The first thing that I don’t like about the A7S3 is…
Actually, I think I will start with 8 and work my way to number one.
So, here we go. The 8 things I dislike about the A7S3 or miss from the EOS R.
8. When changing lenses, the sensor is not covered so it is easier for dust to get on the sensor. On the EOS R, when the camera is turned off, the sensor is covered.
It’s like that extra sense of security, so that you don’t accidentally get another child.
Ah well. Maybe it will be worth it.
7. It was really helpful to to have a small lcd on top of the camera to see my settings at a glance. This A7S3 does not have this.
6. The Sony mic and hotshoe configuration is limiting. The terminals are on the front side of the hotshoe and on the mic. The mic does not swivel, so you can only use the mic in the forward position. You can’t point the mic at you if you are talking from behind the camera.
You could argue that the problem is with the camera or the mic. But since they were designed to work with each other, this is an annoying oversight.
5. Like on the A7III, the shutter button is placed on top of the camera forcing you to stretch your index finger to take a picture. On the EOS R, the shutter button is on an angle between the top part of the camera and grip right where your index finger rests, making it much more comfortable and easy to use.
4. The grip is better than on the A7III, but it is just short enough that my pinky half dangles off the bottom of the camera making it less comfortable. The EOS R was a tiny bit taller and did not have this problem. It makes a huge difference.
You could fix this with a battery grip, but then the bulkiness kinda defeats the purpose of a smaller mirrorless camera.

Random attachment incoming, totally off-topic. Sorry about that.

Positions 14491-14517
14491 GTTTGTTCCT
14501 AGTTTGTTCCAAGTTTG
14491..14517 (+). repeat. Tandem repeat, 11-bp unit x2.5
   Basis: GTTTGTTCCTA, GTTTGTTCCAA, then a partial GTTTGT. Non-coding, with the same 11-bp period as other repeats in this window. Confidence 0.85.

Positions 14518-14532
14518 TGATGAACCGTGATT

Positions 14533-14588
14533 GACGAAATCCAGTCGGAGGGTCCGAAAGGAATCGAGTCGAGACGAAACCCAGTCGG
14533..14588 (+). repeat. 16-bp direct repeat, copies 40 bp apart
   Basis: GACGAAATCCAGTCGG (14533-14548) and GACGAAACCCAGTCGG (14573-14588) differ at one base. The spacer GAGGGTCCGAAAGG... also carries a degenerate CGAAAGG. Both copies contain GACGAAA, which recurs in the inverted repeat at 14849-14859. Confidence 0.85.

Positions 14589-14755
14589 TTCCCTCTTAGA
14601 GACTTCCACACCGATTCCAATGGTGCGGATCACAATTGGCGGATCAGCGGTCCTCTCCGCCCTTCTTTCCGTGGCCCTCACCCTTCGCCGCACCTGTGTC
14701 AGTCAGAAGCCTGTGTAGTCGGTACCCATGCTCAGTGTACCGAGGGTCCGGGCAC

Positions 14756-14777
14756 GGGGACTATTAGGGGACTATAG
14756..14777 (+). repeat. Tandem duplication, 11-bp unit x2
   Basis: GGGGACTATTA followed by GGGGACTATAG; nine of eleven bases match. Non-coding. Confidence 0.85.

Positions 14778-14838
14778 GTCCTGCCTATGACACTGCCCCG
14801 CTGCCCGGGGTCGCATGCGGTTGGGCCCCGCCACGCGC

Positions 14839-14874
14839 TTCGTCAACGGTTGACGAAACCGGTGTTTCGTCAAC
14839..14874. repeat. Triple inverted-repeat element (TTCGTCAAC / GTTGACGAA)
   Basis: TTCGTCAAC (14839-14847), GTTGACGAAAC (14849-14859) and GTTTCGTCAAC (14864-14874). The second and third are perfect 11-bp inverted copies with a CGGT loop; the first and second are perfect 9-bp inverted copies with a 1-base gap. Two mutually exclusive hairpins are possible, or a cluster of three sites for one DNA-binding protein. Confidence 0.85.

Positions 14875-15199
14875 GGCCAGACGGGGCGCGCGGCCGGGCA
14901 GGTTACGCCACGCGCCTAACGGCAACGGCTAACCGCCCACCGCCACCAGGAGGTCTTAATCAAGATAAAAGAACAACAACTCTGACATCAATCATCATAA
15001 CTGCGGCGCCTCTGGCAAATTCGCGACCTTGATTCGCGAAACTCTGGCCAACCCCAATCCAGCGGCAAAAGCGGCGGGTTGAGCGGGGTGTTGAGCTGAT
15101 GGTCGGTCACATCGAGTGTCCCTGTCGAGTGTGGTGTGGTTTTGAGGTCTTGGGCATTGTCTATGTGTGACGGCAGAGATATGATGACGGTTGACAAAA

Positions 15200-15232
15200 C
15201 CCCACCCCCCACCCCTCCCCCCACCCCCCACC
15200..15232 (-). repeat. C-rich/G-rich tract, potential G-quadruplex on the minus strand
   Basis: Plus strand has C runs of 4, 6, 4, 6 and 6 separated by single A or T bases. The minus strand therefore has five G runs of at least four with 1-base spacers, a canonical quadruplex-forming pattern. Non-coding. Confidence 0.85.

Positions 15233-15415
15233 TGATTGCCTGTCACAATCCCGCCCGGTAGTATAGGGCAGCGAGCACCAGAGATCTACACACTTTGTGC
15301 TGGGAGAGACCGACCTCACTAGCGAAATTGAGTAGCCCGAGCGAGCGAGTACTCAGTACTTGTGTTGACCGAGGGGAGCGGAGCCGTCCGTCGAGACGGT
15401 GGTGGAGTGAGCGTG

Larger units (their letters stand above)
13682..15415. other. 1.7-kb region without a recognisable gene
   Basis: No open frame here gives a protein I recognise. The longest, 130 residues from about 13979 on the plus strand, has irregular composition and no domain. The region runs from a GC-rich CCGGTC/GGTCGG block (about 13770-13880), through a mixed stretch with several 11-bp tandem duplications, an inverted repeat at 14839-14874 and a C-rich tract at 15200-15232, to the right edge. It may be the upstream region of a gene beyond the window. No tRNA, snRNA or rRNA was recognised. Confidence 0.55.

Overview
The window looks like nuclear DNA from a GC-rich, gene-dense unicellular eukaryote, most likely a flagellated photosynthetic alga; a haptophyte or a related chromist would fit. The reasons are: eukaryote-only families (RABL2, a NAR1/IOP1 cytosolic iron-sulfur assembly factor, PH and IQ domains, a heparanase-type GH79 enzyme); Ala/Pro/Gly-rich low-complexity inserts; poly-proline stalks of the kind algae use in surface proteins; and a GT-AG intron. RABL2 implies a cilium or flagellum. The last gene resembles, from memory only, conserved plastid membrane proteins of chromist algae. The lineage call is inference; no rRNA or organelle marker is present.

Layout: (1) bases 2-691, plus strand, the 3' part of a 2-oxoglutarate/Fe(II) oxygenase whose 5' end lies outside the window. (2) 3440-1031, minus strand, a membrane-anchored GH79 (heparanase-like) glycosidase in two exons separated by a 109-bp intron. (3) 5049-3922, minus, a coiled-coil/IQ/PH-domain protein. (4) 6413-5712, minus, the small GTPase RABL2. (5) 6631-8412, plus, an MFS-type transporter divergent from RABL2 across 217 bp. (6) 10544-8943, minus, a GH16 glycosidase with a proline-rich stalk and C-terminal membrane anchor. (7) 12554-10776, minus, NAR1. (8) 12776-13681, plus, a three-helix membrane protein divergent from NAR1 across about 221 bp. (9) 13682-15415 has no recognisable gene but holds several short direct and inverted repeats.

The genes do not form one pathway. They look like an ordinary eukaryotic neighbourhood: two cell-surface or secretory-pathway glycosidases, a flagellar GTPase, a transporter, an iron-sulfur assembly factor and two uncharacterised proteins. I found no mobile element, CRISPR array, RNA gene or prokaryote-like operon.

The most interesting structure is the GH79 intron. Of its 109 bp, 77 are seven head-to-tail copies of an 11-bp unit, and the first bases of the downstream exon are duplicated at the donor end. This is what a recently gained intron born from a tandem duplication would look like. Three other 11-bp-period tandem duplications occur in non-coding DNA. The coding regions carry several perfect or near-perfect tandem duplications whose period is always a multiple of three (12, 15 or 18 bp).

3. The eyepiece is softer than the one on the EOS R which makes it more comfortable, but the thing is a dust magnet. This makes the camera look grungy. My last camera’s eye piece did not attract dust.
2. The flip out screen feels a little more cramped than I am used to. It is smaller than my last camera.
1. Some of the settings in the menu use odd abbreviations that make you have to guess at what the settings do.
And some bonus Hate…
-1. The Sony has a lot of magic menus. What this means is that depending on your current settings, the menu options change. Some appear and some are hidden. The other way to handle this is to show the hidden menu items in a disabled state.
On their face, magic menus seem like a good idea because you are only showing options the user can select at that time. However, they can cause confusion because a user can go looking for a setting they have seen before, but not know why that can’t find it anymore.
From a usability perspective, changing menus can be more frustrating than helpful. Especially for people who are new to the system.
I guess we are up to 10 things I don’t like about the A7S3 so far and in no particular order. However, the one that is my biggest complaint is the mic terminals for the reasons I mentioned.
But, bruh. Do you like the camera?
Most of these are petty things that I will get used to.
So, Yes. I really like the camera.
Ok. So those were a bunch on nitpicks. The A7S III is actually the first camera to ever meet most of my wants and needs.
In this next video, I share the reason I picked the Sony A7S III over the Canon EOS R5.